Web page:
November 24: “Merry Autumn”

It’s all a farce,—these tales they tell
About the breezes sighing,
And moans astir o’er field and dell,
Because the year is dying.

Such principles are most absurd,—
I care not who first taught ’em;
There’s nothing known to beast or bird
To make a solemn autumn.

In solemn times, when grief holds sway
With countenance distressing,
You’ll note the more of black and gray
Will then be used in dressing.

Now purple tints are all around;
The sky is blue and mellow;
And e’en the grasses turn the ground
From modest green to yellow.

The seed burrs all with laughter crack
On featherweed and jimson;
And leaves that should be dressed in black
Are all decked out in crimson.

A butterfly goes winging by;
A singing bird comes after;
And Nature, all from earth to sky,
Is bubbling o’er with laughter.

The ripples wimple on the rills,
Like sparkling little lasses;
The sunlight runs along the hills,
And laughs among the grasses.

The earth is just so full of fun
It really can’t contain it;
And streams of mirth so freely run
The heavens seem to rain it.

Don’t talk to me of solemn days
In autumn’s time of splendor,
Because the sun shows fewer rays,
And these grow slant and slender.

Why, it’s the climax of the year,—
The highest time of living!—
Till naturally its bursting cheer
Just melts into thanksgiving.

— Paul Laurence Dunbar

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October 30: “October-November”

Indian-summer-sun
With crimson feathers whips away the mists,—
Dives through the filter of trellises
And gilds the silver on the blotched arbor-seats.

Now gold and purple scintillate
On trees that seem dancing
In delirium;
Then the moon
In a mad orange flare
Floods the grape-hung night.

— Hart Crane

September 29: “In Autumn”

When within ourselves in autumn we feel the autumn
I become very still, a kind of singing, and try to move
like all things green, in one direction, when within ourselves
the autumn moves, thickening like honey, that light we smear
on faces and hands, then touch the far within one another,
something like autumn, and I think when those who knew
the dead, when they fall asleep, then what, then what in autumn
when I always feel I’m writing in red pencil on a piece
of paper growing in thickness the way a pumpkin does,
traveling at fantastic speed toward orange, toward rot, when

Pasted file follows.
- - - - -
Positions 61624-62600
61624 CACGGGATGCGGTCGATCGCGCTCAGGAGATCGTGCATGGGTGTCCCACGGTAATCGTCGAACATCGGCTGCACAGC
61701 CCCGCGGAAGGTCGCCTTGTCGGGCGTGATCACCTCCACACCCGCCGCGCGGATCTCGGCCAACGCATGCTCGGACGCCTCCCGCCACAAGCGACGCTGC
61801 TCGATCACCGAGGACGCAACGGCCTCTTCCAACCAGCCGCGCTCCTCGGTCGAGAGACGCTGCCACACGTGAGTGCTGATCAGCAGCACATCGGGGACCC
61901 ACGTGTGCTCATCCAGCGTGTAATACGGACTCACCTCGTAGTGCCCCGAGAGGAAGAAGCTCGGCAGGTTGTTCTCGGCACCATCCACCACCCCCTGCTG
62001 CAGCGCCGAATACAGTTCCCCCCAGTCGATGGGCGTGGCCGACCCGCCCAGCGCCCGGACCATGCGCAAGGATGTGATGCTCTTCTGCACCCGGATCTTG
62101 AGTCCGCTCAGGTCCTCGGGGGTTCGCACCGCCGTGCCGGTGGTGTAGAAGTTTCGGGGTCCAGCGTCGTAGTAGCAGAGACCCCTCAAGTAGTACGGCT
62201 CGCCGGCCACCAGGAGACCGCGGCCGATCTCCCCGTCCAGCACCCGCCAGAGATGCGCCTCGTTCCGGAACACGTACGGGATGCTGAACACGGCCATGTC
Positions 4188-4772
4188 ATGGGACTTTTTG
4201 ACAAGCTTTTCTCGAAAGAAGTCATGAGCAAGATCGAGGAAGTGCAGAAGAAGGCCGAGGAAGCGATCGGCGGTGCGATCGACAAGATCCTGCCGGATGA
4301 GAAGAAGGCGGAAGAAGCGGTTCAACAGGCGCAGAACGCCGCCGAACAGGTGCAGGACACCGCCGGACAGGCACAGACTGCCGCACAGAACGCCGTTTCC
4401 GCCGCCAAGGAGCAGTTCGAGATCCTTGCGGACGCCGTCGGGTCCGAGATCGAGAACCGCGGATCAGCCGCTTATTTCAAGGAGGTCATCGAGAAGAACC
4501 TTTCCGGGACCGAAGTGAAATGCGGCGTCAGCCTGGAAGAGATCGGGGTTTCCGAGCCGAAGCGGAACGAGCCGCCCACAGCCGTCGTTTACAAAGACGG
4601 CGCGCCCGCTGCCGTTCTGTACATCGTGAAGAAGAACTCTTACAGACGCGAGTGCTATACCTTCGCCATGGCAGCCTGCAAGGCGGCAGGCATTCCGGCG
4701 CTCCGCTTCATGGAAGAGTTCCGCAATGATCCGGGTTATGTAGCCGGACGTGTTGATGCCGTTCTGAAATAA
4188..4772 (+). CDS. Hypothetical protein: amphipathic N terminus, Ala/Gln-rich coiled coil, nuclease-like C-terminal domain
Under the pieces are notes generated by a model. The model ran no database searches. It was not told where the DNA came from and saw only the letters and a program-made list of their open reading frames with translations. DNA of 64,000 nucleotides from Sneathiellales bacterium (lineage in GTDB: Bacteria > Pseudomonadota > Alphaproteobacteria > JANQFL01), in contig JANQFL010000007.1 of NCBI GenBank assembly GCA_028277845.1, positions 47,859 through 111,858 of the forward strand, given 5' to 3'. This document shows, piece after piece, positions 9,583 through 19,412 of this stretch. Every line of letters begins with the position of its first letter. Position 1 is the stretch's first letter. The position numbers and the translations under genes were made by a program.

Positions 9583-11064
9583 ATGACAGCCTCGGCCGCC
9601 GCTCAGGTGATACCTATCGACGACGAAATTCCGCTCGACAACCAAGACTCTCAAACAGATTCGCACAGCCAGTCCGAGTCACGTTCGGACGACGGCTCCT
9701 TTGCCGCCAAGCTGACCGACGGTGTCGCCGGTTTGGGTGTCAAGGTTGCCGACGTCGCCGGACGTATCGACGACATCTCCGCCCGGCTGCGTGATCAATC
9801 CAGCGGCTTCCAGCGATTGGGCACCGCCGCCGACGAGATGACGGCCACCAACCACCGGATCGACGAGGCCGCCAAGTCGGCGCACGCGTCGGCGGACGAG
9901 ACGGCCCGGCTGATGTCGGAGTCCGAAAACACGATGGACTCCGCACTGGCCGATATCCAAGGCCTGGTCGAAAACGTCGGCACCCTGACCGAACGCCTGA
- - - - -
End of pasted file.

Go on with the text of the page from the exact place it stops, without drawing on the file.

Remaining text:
in autumn I remember that we are cold-smitten as I continue
smearing red on this precipice, this ledge of paper over which
I lean, trying to touch those I love, their bodies rusting
as I keep writing, sketching their red hands, faces lusting for green.

— Mark Irwin

July 13: “Red Brocade”

The Arabs used to say,
When a stranger appears at your door,
feed him for three days
before asking who he is,
where he’s come from,
where he’s headed.
That way, he’ll have strength
enough to answer.
Or, by then you’ll be
such good friends
you don’t care.

Let’s go back to that.
Rice? Pine Nuts?
Here, take the red brocade pillow.
My child will serve water
to your horse.

No, I was not busy when you came!
I was not preparing to be busy.
That’s the armor everyone put on
to pretend they had a purpose
in the world.

I refuse to be claimed.
Your plate is waiting.
We will snip fresh mint
into your tea.

— Naomi Shihab Nye

June 13: “Strawberrying”

My hands are murder-red. Many a plump head
drops on the heap in the basket. Or, ripe
to bursting, they might be hearts, matching
the blackbird’s wing-fleck. Gripped to a reed
he shrieks his ko-ka-ree in the next field.
He’s left his peck in some juicy cheeks, when
at first blush and mostly white, they showed
streaks of sweetness to the marauder.

We’re picking near the shore, the morning
sunny, a slight wind moving rough-veined leaves
our hands rumple among. Fingers find by feel
the ready fruit in clusters. Here and there,
their squishy wounds. . . . Flesh was perfect
yesterday. . . . June was for gorging. . . .
sweet hearts young and firm before decay.

“Take only the biggest, and not too ripe,”
a mother calls to her girl and boy, barefoot
in the furrows. “Don’t step on any. Don’t
change rows. Don’t eat too many.” Mesmerized
by the largesse, the children squat and pull
and pick handfuls of rich scarlets, half
for the baskets, half for avid mouths.
Soon, whole faces are stained.

A crop this thick begs for plunder. Ripeness
wants to be ravished, as udders of cows when hard,
the blue-veined bags distended, ache to be stripped.
Hunkered in mud between the rows, sun burning
the backs of our necks, we grope for, and rip loose
soft nippled heads. If they bleed—too soft—
let them stay. Let them rot in the heat.

When, hidden away in a damp hollow under moldy
leaves, I come upon a clump of heart-shapes
once red, now spiderspit-gray, intact but empty,
still attached to their dead stems—
families smothered as at Pompeii—I rise
and stretch. I eat one more big ripe lopped
head. Red-handed, I leave the field.

— May Swenson